After 40th anniversary of Title IX, the fight still continues
by Amy Radon, Staff Attorney
I felt lost as an incoming freshman at Arizona State University, which at the time was the second largest university in the United States with an enrollment of over 50,000 students. Coming from a high school where my graduating class had a mere 130 students, the transition to ASU was a shock to the system. I wasn’t interested in engaging in ASU’s notorious party-school culture, and found it nearly impossible to make friends in the stadium-sized lecture halls where my classes were held. After a month of feeling like I’d maybe never find my place, I noticed a neon-green flyer posted on the bulletin board of my freshman dorm: Women’s LAX Tryouts, This Wednesday Thru Friday, Bring Mouthguard.
I actually had no idea what “LAX” was, but I decided to email the coach to see if I could try out. She told me that she’d love for me to try out for the lacrosse team and that she was looking to build the program with newbies like myself. I showed up on Wednesday for tryouts and held a lacrosse stick in my hands for the first time in my life.
Everyone who tried out made the team that year, and we were pretty evenly divided between experienced players and new players like myself. I never became any good at the sport, but it didn’t matter to me: I had 15 new amazing friends; I felt a sense of pride every time I put on my uniform; and I was a part of something larger than myself. I had found my place.
Looking back on my experience at ASU, I took for granted the fact that my team had a budget to play in out-of-state tournaments, that we had used — but fully functional — equipment and uniforms, that we could practice on a field close to our dorm rooms three times a week in the evenings, and that we had referees for our games. I took for granted that ASU even fielded a women’s lacrosse team at all. Other women, I would come to learn, are not so fortunate.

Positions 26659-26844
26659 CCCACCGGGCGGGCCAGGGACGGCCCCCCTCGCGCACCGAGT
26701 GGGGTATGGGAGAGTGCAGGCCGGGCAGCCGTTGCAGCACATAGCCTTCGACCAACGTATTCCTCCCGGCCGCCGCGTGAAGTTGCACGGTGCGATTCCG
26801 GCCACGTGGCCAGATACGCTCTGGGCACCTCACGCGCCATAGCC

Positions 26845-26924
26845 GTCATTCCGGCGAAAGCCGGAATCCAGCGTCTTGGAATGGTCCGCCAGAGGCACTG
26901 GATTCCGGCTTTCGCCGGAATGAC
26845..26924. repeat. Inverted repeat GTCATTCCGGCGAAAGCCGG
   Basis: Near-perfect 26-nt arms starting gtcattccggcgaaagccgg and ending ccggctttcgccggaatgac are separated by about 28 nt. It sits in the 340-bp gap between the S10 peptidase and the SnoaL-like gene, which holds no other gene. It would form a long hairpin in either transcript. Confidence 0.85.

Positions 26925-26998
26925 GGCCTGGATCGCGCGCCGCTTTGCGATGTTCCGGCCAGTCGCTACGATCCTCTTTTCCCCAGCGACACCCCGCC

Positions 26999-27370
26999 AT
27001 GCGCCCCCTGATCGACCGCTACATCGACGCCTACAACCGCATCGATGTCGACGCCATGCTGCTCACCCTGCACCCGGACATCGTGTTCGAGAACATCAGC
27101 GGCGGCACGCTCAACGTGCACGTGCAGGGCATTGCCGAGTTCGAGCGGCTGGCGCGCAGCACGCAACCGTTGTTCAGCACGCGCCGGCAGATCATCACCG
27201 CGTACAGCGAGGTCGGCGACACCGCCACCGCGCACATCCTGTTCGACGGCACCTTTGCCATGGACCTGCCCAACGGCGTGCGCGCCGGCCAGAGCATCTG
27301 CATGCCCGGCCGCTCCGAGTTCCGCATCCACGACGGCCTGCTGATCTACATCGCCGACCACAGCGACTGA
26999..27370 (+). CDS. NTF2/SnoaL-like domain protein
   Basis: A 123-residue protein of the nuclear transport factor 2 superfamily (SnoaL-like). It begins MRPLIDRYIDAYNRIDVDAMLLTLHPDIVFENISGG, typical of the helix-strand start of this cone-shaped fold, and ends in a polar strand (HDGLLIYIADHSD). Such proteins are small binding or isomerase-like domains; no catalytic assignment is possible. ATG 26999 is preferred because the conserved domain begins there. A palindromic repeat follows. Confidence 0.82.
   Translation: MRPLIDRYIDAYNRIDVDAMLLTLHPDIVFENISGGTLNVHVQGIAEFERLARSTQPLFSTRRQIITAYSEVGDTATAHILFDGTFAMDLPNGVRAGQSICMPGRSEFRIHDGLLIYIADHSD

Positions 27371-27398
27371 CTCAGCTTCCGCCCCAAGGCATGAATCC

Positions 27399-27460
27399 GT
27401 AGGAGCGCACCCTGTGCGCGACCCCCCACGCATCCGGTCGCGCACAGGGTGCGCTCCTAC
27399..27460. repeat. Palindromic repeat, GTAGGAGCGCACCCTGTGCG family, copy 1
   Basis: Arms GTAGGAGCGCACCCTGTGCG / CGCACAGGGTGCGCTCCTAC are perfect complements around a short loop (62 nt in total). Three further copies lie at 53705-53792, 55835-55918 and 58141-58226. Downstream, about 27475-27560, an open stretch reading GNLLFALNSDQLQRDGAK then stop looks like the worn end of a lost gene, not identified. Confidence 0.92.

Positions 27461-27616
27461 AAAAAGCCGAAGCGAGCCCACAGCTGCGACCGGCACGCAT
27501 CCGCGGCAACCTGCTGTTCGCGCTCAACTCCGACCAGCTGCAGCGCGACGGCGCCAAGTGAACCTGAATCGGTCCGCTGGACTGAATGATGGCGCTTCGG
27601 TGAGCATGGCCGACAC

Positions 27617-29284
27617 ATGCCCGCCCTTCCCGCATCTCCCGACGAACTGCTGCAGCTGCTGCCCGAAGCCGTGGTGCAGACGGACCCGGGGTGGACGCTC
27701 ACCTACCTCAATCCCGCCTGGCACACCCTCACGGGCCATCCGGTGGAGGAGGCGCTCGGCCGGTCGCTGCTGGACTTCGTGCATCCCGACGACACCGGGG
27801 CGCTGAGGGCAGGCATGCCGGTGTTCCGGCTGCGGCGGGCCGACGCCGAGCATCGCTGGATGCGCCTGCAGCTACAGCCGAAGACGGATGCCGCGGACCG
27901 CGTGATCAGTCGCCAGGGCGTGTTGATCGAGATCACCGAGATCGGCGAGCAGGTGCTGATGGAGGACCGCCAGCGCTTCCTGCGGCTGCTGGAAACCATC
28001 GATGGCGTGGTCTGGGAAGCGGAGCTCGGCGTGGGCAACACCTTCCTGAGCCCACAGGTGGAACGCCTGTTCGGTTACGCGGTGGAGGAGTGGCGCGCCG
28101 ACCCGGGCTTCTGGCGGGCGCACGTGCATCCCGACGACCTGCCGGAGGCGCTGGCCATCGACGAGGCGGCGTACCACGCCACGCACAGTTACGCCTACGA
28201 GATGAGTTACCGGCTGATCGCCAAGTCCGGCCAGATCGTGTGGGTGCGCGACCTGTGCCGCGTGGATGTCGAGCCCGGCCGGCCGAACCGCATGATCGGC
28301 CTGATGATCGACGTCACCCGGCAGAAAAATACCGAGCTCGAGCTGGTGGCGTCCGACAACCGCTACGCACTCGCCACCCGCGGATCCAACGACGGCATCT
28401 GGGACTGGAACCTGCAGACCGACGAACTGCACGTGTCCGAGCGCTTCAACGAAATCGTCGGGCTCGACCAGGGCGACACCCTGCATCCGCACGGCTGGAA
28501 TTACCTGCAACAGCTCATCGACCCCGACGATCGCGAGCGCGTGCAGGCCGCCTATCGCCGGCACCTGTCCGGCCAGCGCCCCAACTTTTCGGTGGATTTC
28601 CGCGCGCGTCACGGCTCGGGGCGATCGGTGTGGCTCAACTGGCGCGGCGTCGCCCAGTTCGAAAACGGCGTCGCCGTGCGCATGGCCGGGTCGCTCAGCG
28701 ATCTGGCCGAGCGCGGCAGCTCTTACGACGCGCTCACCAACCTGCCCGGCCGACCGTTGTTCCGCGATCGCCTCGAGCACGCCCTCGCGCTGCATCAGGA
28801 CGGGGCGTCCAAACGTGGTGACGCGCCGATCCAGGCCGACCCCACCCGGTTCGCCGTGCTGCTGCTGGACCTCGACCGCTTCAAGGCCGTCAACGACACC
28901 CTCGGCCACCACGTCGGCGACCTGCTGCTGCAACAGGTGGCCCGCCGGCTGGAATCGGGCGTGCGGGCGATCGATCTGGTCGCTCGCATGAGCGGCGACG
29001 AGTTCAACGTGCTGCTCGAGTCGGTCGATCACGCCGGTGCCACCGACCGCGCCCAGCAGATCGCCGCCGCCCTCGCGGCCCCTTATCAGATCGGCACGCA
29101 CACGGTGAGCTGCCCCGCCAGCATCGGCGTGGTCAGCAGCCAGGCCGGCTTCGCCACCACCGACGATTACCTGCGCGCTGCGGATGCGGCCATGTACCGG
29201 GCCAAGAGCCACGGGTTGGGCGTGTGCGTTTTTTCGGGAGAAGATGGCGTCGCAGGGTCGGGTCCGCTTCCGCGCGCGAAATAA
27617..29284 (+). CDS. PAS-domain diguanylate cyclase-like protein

Take the women’s volleyball team at Fort Valley State University in the small town of Fort Valley, Georgia. Imagine their surprise when school administrators called the players in for a meeting to inform them that their team was going to be cut, and the players were losing their scholarships. The reason for the school’s decision, according to the administrators, was that there was no room in the budget to continue to support the team. Apparently these administrators hoped the volleyball players would ignore that the school had just spent $9 million on a new football stadium, not to mention the fact that FVSU has never provided athletic opportunities for its male and female students in numbers anywhere near proportionate to their respective enrollments. (In fact, prior to cutting the volleyball team, FVSU’s athletics program offered women only 38 percent of the opportunities to participate in sports, even though female undergraduate enrollment was 57.8 percent of the student body.)
The FVSU women’s volleyball team is just one of the many teams that Public Justice has been honored to represent in fighting to uphold Title IX’s promise of gender equality in scholastic athletic programs. My colleague Spencer Wilson and I travelled to Fort Valley on a hot summer day in late June to meet with the team in person. I’ll never forget that meeting. Many of these players decided to attend FVSU because they had been promised the opportunity to play volleyball at the collegiate level. Some even told us that they wouldn’t have been able to afford FVSU’s tuition without their volleyball scholarships. But what I sensed more than anything from this meeting was that these women — many of whom had been playing volleyball for as long as they could remember — felt like they were being drained of their lifeblood and were, in short, losing their place.
FVSU did the right thing in the end and reinstated the team in time for tryouts to begin at the start of the school year. But this won’t be the last time a school makes a decision to cut a women’s team in violation of Title IX, or retaliates against a coach for raising Title IX concerns, or denies a female athlete the opportunity to try out for a men’s team in a sport not offered for women. I’m proud to work for an organization that has been a leader in fighting for gender equality in athletic programs at the collegiate, high school, and even middle school levels. And I’ll keep on fighting to ensure that our young girls growing up have the same opportunities I did to be a part of a team, to face and conquer challenges, and to feel a sense of belonging and pride.